It’s again worth emphasizing that the default buffered mode sounds great. With all the hoo-rah about “buffered bypass vs true bypass”, Catalinbread gives you the best of both worlds. I especially prefer the default buffered setting as this lets your reverb decay naturally when you bypass the pedal. You can even crank the Time and play over sustaining reverb when bypassed, activate the pedal to “record” new reverb, and bypass it again to continue playing over it. Very fun. If you want the abrupt silence of true bypass, simply open the bottom plate and flip the switch. Otherwise the buffer is solid and also shouldn’t be a compromise of your tone.
These days you can find plenty of great multi-algorithm reverb guitar pedals, but the Talisman is still worth considering despite that it essentially offers one kind of reverb. That’s a testament to just how good it is at what it does. Just like how Catalinbread tackled the classic Binson Echorec with their wildly successful namesake Echorec tape delay pedal and the Marshall Super Lead & Super Bass guitar amplifiers with the Dirty Little Secret, the Talisman sought to capture an EMT 140 in a stompbox and came out with a stellar plate reverb. If I had to complain about something, I’d ask for slightly longer Pre Delay times as I find myself really enjoying using it as a heavily delayed rhythmic reverb effect. But it’s really hard to find fault with this one. Whether it becomes a companion reverb in your collection or the defining reverb on your pedalboard, the Catalinbread Talisman is an exceptionally well-executed pedal.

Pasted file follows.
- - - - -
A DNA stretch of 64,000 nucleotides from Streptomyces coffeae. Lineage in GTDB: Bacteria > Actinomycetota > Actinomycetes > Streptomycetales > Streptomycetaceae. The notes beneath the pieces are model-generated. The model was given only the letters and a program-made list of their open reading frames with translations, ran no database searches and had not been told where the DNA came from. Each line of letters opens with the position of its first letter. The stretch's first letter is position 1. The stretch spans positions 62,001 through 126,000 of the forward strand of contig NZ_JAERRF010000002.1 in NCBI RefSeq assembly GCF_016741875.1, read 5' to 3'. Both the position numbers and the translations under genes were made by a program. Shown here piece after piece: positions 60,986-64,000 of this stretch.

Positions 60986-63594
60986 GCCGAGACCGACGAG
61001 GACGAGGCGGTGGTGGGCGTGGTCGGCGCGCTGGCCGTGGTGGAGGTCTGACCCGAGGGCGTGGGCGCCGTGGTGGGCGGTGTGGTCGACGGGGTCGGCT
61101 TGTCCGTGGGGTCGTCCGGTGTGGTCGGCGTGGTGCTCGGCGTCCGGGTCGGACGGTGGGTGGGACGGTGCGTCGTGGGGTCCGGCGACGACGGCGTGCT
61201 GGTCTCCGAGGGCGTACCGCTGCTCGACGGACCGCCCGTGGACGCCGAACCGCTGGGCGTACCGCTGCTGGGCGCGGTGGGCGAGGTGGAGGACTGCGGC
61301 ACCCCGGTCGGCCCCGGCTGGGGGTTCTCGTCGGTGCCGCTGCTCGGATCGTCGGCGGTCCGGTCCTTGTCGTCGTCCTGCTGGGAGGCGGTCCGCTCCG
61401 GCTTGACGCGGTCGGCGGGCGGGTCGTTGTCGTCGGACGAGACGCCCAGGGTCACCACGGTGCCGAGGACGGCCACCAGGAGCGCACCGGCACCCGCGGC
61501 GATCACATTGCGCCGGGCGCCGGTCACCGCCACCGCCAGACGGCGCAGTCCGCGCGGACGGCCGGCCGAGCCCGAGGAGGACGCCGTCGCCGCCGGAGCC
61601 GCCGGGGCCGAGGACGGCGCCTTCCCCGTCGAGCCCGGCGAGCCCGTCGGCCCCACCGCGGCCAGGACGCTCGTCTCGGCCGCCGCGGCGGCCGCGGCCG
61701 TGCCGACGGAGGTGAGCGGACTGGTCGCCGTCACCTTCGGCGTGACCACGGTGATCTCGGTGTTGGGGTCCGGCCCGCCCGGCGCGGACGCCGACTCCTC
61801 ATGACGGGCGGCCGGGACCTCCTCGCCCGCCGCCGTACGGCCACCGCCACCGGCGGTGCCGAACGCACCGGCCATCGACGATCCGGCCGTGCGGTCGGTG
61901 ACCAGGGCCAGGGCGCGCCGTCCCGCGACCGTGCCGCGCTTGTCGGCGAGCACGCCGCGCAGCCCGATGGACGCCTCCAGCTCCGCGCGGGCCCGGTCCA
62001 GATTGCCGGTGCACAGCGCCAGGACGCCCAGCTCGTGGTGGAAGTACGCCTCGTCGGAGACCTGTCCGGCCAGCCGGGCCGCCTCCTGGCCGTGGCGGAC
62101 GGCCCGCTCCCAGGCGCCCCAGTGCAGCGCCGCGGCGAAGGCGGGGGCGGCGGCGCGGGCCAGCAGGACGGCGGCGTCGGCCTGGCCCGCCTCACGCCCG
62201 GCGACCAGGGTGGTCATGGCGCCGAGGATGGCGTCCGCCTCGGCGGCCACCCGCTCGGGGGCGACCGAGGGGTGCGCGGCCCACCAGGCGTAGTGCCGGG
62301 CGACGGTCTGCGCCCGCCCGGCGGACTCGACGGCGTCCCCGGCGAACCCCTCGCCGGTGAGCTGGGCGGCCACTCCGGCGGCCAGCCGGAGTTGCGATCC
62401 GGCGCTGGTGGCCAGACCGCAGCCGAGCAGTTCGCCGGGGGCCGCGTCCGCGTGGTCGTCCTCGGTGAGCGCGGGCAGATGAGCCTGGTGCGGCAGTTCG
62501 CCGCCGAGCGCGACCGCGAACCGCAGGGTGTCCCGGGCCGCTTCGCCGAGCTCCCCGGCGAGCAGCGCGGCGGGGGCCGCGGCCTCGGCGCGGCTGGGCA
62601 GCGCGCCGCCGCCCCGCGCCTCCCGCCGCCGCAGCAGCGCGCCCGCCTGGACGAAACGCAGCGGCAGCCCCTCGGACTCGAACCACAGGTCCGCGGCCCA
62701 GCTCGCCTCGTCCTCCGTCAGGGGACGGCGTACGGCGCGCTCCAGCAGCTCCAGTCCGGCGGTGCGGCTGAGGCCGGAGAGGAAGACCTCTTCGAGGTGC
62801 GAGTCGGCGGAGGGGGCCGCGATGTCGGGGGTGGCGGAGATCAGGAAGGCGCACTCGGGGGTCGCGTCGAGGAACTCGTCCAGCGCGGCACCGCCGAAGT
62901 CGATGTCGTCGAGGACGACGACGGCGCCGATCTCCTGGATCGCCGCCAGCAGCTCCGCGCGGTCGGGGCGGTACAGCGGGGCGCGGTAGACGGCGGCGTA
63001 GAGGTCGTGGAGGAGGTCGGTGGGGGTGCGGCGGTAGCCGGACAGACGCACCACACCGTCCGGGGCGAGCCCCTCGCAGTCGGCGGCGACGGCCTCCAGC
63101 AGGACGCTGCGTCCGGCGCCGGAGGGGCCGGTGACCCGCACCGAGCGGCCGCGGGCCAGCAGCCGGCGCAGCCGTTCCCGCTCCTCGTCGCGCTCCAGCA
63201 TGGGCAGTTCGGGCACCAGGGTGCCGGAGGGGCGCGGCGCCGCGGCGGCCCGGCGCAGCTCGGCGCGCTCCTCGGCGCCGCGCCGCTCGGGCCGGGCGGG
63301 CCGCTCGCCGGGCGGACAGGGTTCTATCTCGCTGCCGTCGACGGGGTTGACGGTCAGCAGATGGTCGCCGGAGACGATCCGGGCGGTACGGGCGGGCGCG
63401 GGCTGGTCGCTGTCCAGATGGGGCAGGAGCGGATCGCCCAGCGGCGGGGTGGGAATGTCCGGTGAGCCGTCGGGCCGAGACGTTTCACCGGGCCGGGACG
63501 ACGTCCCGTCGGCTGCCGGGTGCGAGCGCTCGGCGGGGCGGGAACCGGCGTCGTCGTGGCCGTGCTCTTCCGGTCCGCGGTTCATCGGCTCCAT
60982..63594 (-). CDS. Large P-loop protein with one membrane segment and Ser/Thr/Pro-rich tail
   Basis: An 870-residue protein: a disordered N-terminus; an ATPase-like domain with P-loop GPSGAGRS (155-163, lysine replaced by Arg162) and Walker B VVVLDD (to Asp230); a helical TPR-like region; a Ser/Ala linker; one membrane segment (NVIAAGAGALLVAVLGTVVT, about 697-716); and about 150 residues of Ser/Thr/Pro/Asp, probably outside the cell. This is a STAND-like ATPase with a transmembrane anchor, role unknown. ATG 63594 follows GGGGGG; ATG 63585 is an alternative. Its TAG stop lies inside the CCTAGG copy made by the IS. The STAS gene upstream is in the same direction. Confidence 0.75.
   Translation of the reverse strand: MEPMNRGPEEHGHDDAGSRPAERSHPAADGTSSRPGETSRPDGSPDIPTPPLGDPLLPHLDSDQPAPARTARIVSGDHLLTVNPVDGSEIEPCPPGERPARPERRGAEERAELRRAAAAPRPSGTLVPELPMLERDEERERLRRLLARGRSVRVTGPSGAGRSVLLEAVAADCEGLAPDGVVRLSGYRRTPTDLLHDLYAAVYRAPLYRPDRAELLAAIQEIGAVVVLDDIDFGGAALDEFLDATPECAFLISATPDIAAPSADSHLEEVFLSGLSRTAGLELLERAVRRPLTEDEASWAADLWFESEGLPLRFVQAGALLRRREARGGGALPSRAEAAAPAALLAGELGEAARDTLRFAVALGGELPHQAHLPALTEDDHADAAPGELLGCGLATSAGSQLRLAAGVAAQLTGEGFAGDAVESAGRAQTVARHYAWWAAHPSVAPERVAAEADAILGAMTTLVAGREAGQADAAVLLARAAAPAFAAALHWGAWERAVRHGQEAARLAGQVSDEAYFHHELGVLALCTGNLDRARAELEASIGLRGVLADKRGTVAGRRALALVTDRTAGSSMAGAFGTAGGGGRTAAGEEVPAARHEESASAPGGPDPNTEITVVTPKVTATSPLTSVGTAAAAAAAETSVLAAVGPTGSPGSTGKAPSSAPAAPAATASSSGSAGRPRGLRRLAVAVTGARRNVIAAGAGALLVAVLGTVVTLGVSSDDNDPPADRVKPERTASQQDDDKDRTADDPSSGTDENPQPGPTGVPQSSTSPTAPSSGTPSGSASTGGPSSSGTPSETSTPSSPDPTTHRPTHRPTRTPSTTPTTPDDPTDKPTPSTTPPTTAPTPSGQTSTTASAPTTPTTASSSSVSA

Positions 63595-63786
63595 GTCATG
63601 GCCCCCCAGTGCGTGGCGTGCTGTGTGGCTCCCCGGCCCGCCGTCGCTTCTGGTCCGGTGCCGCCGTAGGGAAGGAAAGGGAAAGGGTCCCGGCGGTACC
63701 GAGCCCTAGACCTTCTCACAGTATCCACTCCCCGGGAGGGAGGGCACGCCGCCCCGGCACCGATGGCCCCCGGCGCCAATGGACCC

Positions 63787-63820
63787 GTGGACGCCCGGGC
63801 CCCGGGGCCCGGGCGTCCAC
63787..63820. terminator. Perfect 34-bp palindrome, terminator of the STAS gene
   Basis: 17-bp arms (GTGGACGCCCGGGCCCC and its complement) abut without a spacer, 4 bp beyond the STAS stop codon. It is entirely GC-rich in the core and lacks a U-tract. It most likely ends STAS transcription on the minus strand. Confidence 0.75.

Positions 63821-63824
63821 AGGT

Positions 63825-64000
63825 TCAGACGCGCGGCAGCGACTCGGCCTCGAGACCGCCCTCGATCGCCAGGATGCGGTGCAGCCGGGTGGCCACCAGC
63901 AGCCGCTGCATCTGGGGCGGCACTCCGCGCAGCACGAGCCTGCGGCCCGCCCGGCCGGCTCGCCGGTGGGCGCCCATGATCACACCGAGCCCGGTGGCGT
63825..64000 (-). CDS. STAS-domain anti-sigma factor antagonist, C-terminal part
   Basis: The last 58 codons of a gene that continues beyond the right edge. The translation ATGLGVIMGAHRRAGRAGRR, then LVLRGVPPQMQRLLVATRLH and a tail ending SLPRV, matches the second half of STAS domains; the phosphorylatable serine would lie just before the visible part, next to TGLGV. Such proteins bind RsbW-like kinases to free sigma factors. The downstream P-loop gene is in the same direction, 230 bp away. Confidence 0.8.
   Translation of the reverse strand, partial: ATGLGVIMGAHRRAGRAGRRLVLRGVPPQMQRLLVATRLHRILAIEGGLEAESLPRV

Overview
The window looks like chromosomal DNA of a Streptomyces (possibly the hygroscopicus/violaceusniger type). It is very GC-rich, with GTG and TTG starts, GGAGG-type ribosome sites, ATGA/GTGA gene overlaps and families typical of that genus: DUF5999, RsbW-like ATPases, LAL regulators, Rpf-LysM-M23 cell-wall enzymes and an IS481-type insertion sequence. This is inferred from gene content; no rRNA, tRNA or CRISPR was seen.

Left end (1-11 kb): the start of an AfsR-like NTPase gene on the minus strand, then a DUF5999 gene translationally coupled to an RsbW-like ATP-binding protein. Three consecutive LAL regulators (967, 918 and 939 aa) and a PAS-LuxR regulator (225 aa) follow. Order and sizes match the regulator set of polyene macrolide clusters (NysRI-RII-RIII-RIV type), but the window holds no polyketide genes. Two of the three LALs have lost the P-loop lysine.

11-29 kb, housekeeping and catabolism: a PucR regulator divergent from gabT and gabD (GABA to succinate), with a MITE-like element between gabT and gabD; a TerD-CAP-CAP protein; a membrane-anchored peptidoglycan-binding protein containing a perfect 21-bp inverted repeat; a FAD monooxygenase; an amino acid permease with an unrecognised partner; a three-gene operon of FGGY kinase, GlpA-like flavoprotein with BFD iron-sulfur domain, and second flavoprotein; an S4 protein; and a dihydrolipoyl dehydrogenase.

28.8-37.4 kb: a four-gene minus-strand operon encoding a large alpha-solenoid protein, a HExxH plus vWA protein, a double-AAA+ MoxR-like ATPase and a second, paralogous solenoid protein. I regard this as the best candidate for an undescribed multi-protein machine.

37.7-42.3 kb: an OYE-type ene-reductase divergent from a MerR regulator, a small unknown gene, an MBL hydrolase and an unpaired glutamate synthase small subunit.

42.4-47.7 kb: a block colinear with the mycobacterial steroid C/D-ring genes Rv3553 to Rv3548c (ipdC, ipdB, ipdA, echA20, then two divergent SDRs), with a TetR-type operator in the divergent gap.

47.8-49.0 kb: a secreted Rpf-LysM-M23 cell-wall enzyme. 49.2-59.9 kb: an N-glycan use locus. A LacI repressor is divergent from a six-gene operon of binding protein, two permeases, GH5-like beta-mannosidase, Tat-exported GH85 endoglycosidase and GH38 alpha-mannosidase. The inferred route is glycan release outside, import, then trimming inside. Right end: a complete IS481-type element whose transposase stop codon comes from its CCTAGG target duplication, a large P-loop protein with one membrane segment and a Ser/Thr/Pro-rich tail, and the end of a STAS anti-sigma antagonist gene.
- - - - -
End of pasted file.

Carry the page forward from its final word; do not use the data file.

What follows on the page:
Let’s see the final result.
The Catalinbread Talisman is an excellent plate reverb and one of my personal favorite standard sized reverb pedal. It’s truly impressive how Catalinbread was able to achieve such an array of great reverb tones from a pedal with a seemingly singular focus: emulating an EMT 140 plate reverb. But thanks to its intuitive and easy-to-use controls (especially the High Pass), the Talisman can cover always-on ambience to huge infinite reverb and a range of sounds in between. The Talisman reigns supreme among stompbox verbs and is definitely worth checking out.
That concludes our Catalinbread Talisman review. Thanks for reading.